Ross McGibbon catches up with the feisty Brooklyn lad
Having seen him play a few times before Iím interested to see how he absorbs his new work into the already full set.
What can we expect from this yearís show?
Iím digging the band and itís nice having three albums to pick from to write a setlist. Thereís a lot more up tempo stuff and I play more electric guitar.
Thereís a lot of guests on the new album. Normally Ryan Adams pops up as an old friend.
Heís something great Ė always something different.
And how about Josh Homme?
A lot of the people I knew when I was in Los Angeles, which was kinda lonely and weird, were musicians. It just seemed they were the people I connected with and people said ďwhy donít you try something perhaps out of your box and come and jam on this song or that songĒ. It became something the record company could put on the sticker! The track with Bruce (Springsteen) was a bit more of a thing because weíd spoken about it as a duet. Jakob (Dylan) sang some great stuff.
Iídíve thought Jesseíd have avoided Springsteen because a lot of people have made a comparison between them.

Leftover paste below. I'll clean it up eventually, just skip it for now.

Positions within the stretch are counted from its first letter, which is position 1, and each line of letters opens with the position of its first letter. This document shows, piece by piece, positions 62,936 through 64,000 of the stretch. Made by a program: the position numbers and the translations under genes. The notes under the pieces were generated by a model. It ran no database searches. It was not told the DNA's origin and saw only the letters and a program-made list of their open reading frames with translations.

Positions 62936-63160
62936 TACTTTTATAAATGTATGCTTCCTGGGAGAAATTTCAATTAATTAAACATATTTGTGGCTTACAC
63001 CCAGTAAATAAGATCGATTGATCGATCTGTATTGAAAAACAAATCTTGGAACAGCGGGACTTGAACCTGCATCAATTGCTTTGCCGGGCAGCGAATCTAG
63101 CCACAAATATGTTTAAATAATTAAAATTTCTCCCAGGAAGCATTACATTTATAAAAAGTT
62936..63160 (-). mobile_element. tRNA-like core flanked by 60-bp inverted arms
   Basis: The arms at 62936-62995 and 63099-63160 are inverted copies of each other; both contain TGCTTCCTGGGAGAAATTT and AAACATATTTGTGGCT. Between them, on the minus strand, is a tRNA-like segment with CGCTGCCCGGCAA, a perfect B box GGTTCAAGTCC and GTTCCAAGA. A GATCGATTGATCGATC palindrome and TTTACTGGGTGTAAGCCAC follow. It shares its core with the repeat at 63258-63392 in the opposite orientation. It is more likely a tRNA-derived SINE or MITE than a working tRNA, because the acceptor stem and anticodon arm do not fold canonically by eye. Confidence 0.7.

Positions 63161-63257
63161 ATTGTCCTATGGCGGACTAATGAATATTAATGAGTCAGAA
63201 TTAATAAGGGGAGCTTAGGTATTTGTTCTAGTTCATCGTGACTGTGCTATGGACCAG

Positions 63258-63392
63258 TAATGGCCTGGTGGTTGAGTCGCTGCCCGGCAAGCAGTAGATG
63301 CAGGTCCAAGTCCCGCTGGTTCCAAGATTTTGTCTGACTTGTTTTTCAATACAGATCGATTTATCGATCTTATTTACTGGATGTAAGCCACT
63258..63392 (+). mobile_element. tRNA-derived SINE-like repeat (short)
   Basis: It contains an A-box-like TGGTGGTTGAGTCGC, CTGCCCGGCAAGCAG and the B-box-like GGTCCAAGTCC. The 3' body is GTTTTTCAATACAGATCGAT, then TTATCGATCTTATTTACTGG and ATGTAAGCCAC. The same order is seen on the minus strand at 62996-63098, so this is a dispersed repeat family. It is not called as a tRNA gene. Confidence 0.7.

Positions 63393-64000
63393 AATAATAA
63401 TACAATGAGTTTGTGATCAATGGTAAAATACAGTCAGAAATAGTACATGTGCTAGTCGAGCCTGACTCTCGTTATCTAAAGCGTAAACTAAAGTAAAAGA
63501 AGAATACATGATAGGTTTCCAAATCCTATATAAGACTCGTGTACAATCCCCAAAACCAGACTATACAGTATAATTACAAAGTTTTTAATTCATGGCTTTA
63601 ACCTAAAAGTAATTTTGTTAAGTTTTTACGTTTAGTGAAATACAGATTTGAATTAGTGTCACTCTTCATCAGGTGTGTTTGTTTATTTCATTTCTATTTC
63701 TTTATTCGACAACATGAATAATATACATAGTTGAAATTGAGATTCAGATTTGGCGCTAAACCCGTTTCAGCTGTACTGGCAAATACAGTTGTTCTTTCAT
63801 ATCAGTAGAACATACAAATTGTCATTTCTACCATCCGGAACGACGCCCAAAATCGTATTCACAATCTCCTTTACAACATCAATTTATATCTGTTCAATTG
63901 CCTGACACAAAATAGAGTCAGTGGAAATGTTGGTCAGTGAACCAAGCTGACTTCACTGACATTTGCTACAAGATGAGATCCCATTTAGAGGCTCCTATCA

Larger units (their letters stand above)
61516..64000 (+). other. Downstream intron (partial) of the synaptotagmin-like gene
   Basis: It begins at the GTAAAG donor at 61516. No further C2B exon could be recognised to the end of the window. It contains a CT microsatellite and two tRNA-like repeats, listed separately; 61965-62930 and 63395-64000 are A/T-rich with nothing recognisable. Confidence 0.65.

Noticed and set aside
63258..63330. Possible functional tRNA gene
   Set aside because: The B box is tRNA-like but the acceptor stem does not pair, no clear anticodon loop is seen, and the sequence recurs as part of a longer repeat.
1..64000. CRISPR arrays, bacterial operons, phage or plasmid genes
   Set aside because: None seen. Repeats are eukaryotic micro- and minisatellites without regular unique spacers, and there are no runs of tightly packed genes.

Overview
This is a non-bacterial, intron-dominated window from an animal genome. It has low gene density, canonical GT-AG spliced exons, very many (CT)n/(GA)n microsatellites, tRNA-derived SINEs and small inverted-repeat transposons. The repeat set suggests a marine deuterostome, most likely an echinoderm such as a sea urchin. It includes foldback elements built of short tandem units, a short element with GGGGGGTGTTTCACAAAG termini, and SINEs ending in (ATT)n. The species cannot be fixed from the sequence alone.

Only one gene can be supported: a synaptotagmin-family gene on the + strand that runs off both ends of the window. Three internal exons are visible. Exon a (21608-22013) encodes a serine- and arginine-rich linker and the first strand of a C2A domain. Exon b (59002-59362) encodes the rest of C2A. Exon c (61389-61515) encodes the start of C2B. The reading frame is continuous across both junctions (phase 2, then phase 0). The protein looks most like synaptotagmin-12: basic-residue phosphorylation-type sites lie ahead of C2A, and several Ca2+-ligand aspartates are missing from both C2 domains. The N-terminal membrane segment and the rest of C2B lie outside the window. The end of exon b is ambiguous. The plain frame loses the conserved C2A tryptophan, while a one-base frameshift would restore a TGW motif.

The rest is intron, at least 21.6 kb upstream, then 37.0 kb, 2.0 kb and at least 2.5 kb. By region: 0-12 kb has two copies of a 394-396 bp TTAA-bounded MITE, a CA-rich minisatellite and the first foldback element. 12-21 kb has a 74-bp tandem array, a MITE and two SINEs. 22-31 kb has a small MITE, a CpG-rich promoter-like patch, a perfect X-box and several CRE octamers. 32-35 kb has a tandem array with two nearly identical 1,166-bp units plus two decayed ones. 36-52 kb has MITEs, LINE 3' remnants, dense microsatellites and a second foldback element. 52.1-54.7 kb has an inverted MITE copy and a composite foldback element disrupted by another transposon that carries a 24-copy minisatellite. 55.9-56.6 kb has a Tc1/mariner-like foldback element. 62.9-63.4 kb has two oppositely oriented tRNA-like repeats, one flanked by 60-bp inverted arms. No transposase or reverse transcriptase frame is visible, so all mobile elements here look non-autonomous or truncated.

He offered to do something on the record and I went and visited him when he was playing the Pete Seeger sessions and he said if something comes up Iíd like to do something. And Ryan had produced my first record and all this association to famous people and Iím still trying to make my bones! But this one song came up and it was written about my Mom and about the radio as a force and the piano style on the demo made me think Ďthisíd be cool for Bruceí. And I sent him a letter and the lyrics and a scratch vocal and I didnít hear from him so I figured he didnít like it. Two weeks went by and he called and said he really liked it so I went out to New Jersey and we did the track.
Now itís playlisted. And itís a dangerous thing to take the focus because I wrote the song. Thereís a video with both of us in it and labels love that kind of marketing. I called him up and said ďthis is the labelís idea, I never thought this would be a single this soon and I donít want to exploit youĒ. I mean, if I donít ask, he might be insulted!
Are you happy with the press for the third album (Glitter In The Gutter)?
I think I started to get a beating on it. Some people get it and love it, some think Iíve turned into some saccharine Bon Jovi or something. I tried to make a record that would still have the same stories and details of my previous records but that was more of a tough pop record. More anthemic stuff. Short and to the point. I canít worry about the press. I read the good ones, I read the bad ones. I try not to read as much press as I used to because it can alter the way you think about your art.
The Heat, I thought was a bit too abstract and the songs werenít as tight. Lyrically I loved them but the choruses and the point of itÖ.
I grew up on pop like Elton John and I wanted to make a power pop record. I worked thirty songs up for this one and picked thirteen.
How come you re-worked Since Youíre In Love?